Agreed which, in part, is a (miniscule) part of where my cynicism comes from. We are, however, engaged in a Peacock Effect type of mission (cf. Dawkins, The God Delusion, p.163); if we actually solved the problem, "we" would just have to create another opportunity to display our altruism.

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Originally Posted by Rex Brynen View Post
As to the broader issue of Afghanistan--we're pulling our combat forces out of Afghanistan, and that decision was pretty much set in stone long before the Haiti crisis.
Yup, I totally agree, which is why I said we don't "need" Haiti as a justification. Having said that, I'm sure that Jack Layton will, however, use it as a justification for pushing us to get out of combat missions entirely .
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Old 01-20-2010   #11
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Originally Posted by John T. Fishel View Post
issues since 1994, I was especially pessimistic about the capability of Haiti and the will of the international community to do what was needed to develop both a Haitian state and nation. (I said so several times in print) In the present emergency, however, I am beginning to wonder about my previous judgment. First, the Haitian people have responded far better than I expected to the emergency based on my experience on the ground in 1995 and research of the 2004 crisis. Second, I have seen some very positive things coming out of one of the important health NGOs involved in the relief effort. Third, former Pres Bill Clinton has spoken of the economic and governance strides that Haiti was making before the earthquake hit. Finally, the skills and responses of the Haitian diaspora give rise to some hope. So, if the international community maintains its will, there may be reason to be cautiously optimistic about Haiti's mid-range future.

Cheers

JohnT
Hey John,
I decided to remain pessimistic following our relief team's last this morning.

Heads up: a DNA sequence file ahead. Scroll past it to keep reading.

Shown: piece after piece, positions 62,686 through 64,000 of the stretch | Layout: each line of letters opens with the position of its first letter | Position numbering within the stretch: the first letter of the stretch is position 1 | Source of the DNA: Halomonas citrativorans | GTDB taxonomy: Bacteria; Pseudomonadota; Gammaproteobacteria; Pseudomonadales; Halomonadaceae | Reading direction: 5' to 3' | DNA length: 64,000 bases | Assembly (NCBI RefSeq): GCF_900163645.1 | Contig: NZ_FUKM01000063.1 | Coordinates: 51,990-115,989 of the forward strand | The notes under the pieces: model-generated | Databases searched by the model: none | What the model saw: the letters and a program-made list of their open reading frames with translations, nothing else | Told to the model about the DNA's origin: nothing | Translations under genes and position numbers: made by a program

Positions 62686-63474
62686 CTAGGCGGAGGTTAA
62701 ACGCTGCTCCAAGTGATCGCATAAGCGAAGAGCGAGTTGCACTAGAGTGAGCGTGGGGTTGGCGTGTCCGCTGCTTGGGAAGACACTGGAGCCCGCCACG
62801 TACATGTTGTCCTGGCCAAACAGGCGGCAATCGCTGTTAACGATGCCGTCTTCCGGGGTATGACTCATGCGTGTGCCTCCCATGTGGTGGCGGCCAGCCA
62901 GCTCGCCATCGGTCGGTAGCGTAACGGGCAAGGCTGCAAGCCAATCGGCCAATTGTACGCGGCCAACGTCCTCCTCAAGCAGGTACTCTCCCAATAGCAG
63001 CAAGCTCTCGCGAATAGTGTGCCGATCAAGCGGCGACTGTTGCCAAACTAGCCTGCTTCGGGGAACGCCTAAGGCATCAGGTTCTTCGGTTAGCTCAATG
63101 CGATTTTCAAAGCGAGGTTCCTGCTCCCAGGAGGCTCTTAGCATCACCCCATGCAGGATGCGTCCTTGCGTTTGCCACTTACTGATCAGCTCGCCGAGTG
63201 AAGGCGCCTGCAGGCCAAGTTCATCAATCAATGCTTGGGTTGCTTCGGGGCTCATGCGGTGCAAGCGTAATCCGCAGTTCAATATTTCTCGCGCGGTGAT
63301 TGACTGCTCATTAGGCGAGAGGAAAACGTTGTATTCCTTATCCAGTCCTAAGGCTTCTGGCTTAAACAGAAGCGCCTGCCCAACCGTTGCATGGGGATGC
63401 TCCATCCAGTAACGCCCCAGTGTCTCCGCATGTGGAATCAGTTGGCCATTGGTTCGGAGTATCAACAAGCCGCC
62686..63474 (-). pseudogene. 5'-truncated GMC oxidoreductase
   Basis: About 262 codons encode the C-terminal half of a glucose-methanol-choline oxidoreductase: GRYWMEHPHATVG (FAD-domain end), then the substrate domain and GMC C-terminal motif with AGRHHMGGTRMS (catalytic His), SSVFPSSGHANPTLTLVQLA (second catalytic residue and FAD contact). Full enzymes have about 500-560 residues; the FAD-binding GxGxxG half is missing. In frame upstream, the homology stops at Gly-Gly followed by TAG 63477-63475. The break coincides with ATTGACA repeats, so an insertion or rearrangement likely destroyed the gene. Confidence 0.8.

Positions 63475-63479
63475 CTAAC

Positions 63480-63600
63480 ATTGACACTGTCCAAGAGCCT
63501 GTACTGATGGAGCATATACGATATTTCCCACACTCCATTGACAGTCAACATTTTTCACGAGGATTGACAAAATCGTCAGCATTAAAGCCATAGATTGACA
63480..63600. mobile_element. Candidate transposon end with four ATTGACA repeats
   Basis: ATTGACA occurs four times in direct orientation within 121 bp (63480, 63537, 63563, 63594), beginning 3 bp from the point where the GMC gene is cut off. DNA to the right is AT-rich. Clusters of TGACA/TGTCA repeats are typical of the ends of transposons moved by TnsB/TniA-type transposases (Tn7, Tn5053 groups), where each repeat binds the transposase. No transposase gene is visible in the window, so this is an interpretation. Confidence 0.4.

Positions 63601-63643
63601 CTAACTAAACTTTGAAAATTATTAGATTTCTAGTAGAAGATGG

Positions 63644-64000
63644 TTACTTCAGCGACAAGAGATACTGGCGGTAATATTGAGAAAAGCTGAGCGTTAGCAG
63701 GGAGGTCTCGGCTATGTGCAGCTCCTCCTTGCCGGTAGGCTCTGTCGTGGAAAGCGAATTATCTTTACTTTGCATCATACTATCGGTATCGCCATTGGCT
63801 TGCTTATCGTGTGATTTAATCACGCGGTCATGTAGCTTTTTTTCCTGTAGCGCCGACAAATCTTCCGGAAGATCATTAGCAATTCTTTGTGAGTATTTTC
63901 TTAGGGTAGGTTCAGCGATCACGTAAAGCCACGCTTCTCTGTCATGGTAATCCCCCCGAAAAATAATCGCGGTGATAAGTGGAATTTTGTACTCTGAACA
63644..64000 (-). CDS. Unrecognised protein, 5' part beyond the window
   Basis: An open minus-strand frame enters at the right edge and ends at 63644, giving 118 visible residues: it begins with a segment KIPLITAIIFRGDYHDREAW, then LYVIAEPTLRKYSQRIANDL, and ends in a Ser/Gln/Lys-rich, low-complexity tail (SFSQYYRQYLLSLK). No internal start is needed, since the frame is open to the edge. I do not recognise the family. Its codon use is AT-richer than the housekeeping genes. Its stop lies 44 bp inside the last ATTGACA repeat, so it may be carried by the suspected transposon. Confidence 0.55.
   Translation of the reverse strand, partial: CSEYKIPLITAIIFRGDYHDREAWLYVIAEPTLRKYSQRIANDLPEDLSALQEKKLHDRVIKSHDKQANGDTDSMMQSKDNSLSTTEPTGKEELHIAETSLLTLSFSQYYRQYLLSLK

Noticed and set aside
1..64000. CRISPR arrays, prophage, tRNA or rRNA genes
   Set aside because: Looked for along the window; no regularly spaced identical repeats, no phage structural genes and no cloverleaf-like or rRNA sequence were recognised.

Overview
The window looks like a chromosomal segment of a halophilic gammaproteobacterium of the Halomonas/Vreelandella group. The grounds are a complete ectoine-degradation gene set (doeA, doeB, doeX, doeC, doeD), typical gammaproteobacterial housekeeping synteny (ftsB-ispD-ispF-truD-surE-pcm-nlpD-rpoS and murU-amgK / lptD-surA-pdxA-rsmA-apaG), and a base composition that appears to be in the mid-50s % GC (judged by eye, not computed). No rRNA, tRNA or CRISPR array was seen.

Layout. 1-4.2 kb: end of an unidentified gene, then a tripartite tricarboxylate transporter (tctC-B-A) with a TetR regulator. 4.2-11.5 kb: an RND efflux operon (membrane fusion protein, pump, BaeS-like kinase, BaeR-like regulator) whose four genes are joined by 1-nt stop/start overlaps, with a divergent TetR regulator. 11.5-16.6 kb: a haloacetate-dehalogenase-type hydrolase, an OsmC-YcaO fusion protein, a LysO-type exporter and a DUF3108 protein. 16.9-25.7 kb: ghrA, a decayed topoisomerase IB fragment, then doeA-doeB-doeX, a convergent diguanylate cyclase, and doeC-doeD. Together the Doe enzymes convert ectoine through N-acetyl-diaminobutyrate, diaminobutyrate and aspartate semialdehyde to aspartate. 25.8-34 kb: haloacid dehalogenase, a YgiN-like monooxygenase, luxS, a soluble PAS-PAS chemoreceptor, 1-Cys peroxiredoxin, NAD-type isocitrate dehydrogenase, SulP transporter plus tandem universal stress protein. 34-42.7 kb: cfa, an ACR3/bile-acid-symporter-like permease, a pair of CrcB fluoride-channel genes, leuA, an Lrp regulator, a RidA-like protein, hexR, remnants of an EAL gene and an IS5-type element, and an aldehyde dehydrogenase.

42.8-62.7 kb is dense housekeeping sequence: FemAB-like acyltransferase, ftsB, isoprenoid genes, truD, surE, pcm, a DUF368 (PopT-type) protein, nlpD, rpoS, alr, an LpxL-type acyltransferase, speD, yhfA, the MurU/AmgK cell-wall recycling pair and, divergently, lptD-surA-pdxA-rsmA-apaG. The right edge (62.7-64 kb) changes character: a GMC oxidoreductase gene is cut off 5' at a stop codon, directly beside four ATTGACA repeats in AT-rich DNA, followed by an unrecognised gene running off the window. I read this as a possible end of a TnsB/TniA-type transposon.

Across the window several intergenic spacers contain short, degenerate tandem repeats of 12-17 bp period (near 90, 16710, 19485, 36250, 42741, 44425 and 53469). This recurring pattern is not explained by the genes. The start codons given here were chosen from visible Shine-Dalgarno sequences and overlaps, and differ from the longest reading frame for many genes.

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We managed to save 21 today despite the local resistance and the cops going home at 1630. A shame the looters, that keep trying to steal our medical supplies, don't quit at five sharp too!
Relatively speaking this reminds me of a money hole in Africa that just never manages to get full and we move on. It never really mattered that some cataclysmic event occurred, the end was the same decades later.

Just exactly how did this become a Canadian problem?
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Old 01-20-2010   #12
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Default Gee Stan

I hope you're wrong! Unfortunately, you are probably right and I will have to return to my normal pessimistic state.

JohnT
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Old 01-20-2010   #13
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Originally Posted by John T. Fishel View Post
I hope you're wrong! Unfortunately, you are probably right and I will have to return to my normal pessimistic state.
Hey, John, I thought we had agreed that I would be the pessimist for this thread !
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Old 01-23-2010   #14
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Hmmm ... what would a proper response be, sans "Cosmo propaganda and emotional blackmail"? Also, what is Cosmo propaganda?